While platforms like Facebook and Instagram created the ever-increasing demand for digital in businesses in the past, Mark Price thinks the time is ripe for the sector to evolve further
It’s tempting to think the online world is mature but it’s very young. Facebook is merely 14 years old, WhatsApp came in 2009 and Instagram followed a year later. They all now have billions of users but that doesn’t mean there can’t be new entrants.
Incumbents either slip up, miss the new trends or become too big to adapt. Jeff Bezos recently announced even Amazon is not too big to fail – he’s right. Think David and Goliath. Who would’ve thought the first trains or factories at the start of the industrial revolution wouldn’t be around today or that only a third of the companies named in the first FTSE 100 list in 1984 would survive?
As Brexit nears, growth of the digital sector should be a priority – it could even provide an opportunity for the UK to lead the way and reimagine the sector. This year we saw the Department for International Trade cite digital design, services and data as essential to the UK’s exporting success. As we move into a post-Brexit era, it’s important to protect and nurture British digital platforms and ensure they stay competitive.
It’s well known Generation Z are taking a stand for privacy on social media. 2018 has been a landmark for advancements in online privacy. The GDPR regulations aim to give higher levels of data privacy coveted by the new generation and digital platforms must wake up to this.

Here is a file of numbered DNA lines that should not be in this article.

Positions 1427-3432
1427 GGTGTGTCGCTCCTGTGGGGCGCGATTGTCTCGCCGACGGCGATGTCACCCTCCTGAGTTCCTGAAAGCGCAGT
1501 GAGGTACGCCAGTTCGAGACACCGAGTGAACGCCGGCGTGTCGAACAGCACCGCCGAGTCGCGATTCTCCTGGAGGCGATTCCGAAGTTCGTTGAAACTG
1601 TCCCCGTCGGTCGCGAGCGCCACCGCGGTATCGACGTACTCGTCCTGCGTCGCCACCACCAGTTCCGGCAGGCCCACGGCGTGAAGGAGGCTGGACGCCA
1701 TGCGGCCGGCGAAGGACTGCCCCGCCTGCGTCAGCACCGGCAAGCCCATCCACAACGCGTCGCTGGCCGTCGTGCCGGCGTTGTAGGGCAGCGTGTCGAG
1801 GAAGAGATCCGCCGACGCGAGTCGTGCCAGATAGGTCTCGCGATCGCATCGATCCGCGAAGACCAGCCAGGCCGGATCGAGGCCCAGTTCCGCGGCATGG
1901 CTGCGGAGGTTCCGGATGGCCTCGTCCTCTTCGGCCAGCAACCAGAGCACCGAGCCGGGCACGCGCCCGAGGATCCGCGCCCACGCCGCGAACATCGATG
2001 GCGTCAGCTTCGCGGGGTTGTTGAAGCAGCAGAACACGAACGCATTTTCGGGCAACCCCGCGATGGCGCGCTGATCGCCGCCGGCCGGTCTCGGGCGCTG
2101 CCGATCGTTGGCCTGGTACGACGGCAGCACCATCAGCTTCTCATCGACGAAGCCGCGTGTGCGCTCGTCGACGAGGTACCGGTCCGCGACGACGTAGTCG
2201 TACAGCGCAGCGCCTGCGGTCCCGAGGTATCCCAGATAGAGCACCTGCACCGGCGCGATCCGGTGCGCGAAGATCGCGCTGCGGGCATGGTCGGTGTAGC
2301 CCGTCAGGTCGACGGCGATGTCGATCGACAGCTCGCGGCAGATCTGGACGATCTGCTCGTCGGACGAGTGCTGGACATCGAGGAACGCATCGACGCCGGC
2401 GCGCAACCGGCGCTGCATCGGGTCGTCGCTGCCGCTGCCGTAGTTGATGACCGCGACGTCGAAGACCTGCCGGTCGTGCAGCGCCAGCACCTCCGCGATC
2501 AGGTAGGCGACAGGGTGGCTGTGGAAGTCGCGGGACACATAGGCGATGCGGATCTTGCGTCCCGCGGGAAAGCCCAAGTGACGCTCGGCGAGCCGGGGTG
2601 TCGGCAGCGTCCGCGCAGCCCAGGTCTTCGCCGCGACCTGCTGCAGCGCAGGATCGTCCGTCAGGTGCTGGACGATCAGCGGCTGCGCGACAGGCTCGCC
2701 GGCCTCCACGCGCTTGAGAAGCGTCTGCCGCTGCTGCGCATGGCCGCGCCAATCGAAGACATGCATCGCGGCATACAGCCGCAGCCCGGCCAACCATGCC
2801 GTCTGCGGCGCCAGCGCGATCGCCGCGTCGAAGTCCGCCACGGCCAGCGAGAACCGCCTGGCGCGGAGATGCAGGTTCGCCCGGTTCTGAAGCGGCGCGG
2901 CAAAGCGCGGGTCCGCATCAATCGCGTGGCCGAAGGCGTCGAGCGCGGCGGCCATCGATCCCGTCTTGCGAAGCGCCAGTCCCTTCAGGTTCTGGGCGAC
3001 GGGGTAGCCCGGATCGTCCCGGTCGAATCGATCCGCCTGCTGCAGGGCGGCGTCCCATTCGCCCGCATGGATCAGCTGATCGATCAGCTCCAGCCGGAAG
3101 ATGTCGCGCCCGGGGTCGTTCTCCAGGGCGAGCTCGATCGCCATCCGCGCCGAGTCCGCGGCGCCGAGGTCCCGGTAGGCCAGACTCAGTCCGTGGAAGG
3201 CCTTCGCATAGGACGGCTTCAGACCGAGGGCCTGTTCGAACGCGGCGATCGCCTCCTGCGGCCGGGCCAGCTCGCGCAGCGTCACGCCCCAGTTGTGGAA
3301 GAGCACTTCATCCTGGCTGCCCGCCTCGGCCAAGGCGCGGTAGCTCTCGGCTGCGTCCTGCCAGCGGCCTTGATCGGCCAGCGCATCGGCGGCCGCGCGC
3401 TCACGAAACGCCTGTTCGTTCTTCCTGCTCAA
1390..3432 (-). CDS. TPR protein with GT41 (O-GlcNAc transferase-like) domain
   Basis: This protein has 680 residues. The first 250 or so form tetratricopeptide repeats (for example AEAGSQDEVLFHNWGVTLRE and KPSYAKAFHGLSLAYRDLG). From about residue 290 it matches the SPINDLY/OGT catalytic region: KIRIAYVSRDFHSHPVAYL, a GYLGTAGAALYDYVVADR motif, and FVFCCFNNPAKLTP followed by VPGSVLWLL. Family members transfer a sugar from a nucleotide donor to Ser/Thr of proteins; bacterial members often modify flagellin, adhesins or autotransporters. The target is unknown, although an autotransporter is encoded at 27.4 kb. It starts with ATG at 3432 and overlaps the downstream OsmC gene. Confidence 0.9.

Similarly, as new companies enter the market each year, we’re seeing a change in digital trends. Does Facebook appeal to 21-year-olds as it did a few years ago? Looking at its scandals, you can make a good guess. This brings opportunity as it proves there is appetite for new platforms to fit the needs of millennial users.
How can we see change in the economic model of digital platforms? In the past, social media platforms developed as a series of targeted offerings – a marketeer’s dream. For instance, remember the early days of food shops where you’d walk along a high street and stop at the butcher, baker, grocer and fishmonger? And then someone had the idea to build a supermarket where everything was synced under one roof. Could this be the future for digital platforms? My vision for the is a one-stop shop for all digital needs. A platform where you can log in to manage your messaging, emails, conference calling, articles and much more.
Reimagining digital platforms will definitely grow the sector. With Brexit approaching and the government’s support there’ll be loads of opportunities for tech entrepreneurs to transform the way digital platforms are used.